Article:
I agree and understand what everyone has said.

                          My only counterpoint would be that if you view a house as a hybrid between a consumption item and an investment, a renovation that increases your home re-sale value and fullfills your wants,  why does it have to make you money or break even? (as long it doesn't break the bank and put you in a financial hole). If I was given the choice between working an extra year or two and living in the house I wanted vs FIRE, I think I'd choose the former.

                           

                           

                           

                           

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                          • #14
                            20% down is 80k.  That leaves $150 in pocket.  Buy the house.  Do some touch up stuff, but nothing drastic.  Live in it for 6 months to a year.  You'll have a much better appreciation for how you "live" in the house, ie what rooms are most important.

                            Start the renovation.  Budget 20% greater than your quotes.  Put money into the key features, but avoid going hog wild.  Any neighborhood with 400k+ fixer uppers will handle whatever renovations you do, as the location is likely the big driver of value.  Location is the one thing new homes cannot compete on.

                            Round one of the renovation doesn't exceed the cash on hand.  Focus on the "money rooms", ie Kitchen and Master bath.  Continue to save during this time.  At this point, you will have either saved up enough for phase 2 of the renovation, or else you will have added enough value to the house that you can now REFI/HELOC based on a new appraisal.

                             

                            If you live in the house long enough, it's ok to pay for what you want to live in where you want to live.  It's not a rental house (straight business decision), it's your home (emotional decisions are ok, so long as you can truly afford them, best not to be straight up stupid though).

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                            • #15
                              This hits close to home, no pun intended...I can share my story and maybe you can learn some from it. Bought an $850,000 dollar home in one of the top neighborhoods in the state. On a dead end gated private road, next to national forest, beautiful 270-degree 30-mile views. Home is 7000 sq feet but one of the smallest in the area. It is a fixer-upper. Was built in the early 80s and the original owners did nothing to it until last year other than a new roof. We are cash flowing all the renovations and we budgeted $100,000/year over 4 years to make it top-notch. Year one we spent $120,000 but did more than planned. Some lessons learned:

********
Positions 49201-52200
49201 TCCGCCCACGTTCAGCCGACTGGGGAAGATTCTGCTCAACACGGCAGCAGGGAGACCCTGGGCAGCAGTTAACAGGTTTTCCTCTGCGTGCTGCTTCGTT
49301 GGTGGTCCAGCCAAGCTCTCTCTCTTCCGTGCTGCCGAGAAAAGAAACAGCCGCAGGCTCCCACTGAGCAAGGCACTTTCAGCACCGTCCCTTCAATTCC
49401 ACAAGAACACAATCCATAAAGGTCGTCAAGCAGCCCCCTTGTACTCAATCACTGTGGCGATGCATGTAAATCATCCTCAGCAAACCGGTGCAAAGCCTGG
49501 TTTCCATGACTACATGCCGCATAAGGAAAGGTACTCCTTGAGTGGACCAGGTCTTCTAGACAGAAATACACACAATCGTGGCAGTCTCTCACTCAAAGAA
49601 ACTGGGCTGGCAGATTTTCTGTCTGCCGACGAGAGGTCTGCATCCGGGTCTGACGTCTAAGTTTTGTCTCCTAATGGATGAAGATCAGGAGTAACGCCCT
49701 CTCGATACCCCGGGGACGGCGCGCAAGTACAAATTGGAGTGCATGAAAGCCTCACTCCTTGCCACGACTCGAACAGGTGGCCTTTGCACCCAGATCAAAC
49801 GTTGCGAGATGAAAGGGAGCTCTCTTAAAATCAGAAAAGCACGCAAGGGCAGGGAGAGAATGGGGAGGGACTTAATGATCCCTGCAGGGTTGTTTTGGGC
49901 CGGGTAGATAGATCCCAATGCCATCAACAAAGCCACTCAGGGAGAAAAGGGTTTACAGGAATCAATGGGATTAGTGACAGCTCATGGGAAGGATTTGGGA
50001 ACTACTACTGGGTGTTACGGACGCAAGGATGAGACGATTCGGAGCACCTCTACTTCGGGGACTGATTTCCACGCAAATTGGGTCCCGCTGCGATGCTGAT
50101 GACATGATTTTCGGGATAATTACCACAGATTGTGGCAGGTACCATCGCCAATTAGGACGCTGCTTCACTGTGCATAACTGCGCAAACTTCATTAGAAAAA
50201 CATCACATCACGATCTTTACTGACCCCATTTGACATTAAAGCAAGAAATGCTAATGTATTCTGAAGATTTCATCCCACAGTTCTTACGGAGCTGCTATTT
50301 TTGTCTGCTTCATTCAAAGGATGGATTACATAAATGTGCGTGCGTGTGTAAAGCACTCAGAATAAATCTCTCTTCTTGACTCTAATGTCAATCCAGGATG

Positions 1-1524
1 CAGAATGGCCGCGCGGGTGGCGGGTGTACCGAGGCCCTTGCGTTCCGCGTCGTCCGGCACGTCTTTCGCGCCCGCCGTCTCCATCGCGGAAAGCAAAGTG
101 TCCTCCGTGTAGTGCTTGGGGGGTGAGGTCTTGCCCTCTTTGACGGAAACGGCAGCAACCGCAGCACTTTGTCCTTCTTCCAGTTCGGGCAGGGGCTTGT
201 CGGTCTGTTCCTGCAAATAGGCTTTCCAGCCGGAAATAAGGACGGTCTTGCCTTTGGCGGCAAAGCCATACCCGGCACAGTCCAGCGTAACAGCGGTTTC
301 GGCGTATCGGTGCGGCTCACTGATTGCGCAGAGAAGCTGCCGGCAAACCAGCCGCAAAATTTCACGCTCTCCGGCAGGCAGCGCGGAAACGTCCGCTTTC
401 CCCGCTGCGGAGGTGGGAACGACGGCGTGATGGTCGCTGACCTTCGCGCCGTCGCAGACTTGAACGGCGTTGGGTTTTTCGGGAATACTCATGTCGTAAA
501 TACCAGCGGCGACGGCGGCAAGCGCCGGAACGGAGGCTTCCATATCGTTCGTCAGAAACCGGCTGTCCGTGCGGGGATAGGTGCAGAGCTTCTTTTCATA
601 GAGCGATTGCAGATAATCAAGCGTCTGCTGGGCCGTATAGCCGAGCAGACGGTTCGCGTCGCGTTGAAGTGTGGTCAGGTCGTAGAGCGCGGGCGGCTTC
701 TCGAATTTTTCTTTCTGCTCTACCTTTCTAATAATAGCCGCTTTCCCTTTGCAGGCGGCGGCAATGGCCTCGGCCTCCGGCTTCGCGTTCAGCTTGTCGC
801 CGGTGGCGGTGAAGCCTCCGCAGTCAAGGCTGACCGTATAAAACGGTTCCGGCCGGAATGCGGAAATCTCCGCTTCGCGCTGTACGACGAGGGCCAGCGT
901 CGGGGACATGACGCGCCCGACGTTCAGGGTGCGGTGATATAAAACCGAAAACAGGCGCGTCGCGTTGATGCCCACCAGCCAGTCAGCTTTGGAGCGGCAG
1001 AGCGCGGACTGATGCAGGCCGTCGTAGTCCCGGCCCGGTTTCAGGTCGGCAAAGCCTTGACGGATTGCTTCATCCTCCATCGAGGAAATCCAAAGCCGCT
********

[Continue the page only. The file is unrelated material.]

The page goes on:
-Location location location. If the location does not warrant it, stop right now.

                              - Be a small fish in a big pond. I would never invest as much money and time making this the best house in the neighborhood. Bringing this home to the average of the area equals a selling price around 1.5 mil.

                              - During a strong economy, good contractors are booked solid for months in advance, will take twice as long to do the work since they are overbooking themselves, and basically it is their way or the highway

                              -I agree with what is said above to live in the house as is for a while to see what you actually like and what actually bugs you

                              - For us stage 1 is stuff the must be done to avoid future extensive problems and to resell the house quickly if needed without a loss (stucco, windows, soffits, gutters, exterior flashing/weatherproofing), stage 2 is master suite and kitchen plus in-law apartment, stage 3 is living room/dining room/pool. Add stage unexpected (AC units, furnaces, and convenience of access as in "while the ceilings are down lets run new water lines so I can get hot water in 10 seconds rather than 1 minute" sort of stuff). Other stuff is unstaged (big paycheck this month went to guest-room renovation and so on). At some point in the future the landscaping needs to be redone, along with a new driveway. Oh somewhere in all of this there are about 1500 sq ft worth of decks plus supporting posts to redo, outdoor lighting, family room, half baths, mud room, garage, fireplaces, theater room, water heaters, roof heating tape, irrigation system, attic insulation/ventilation....ok, did I make my point?

                              -You need to really like doing this. I love every minute of it and I am very hands-on and know what I am doing and what to look for. Even so, some days I just want to pull my hair out

                              -Go as small as you can. Renovating 3000 sq feet is a lot cheaper than 7000 sq feet. Unfortunately because of family size and parents living with us, this is as small as I could do while keeping the family in harmony

                              -Do it right the first time, do not cut corners or use cheap/bad workmanship or use cheap materials. It will be noticed and you will pay the price for it.

                              -Our priority is to contribute the maximum to all our retirement accounts (120k/year), 529s, some taxable account contributions and a solid emergency fund, extra payments to student loans. After all this is done, then and only then, we allocate $$$ for renovations. If the money is not in the bank, the renovation is postponed

                              Overall I'd do it again because I enjoy the process, my family is very happy with the house, it is going to be a spectacular property once done, and luckily our income allows us to do it. Oh, we are also in a low property tax state. No way I'd buy this house in NJ, NY, CA, or such.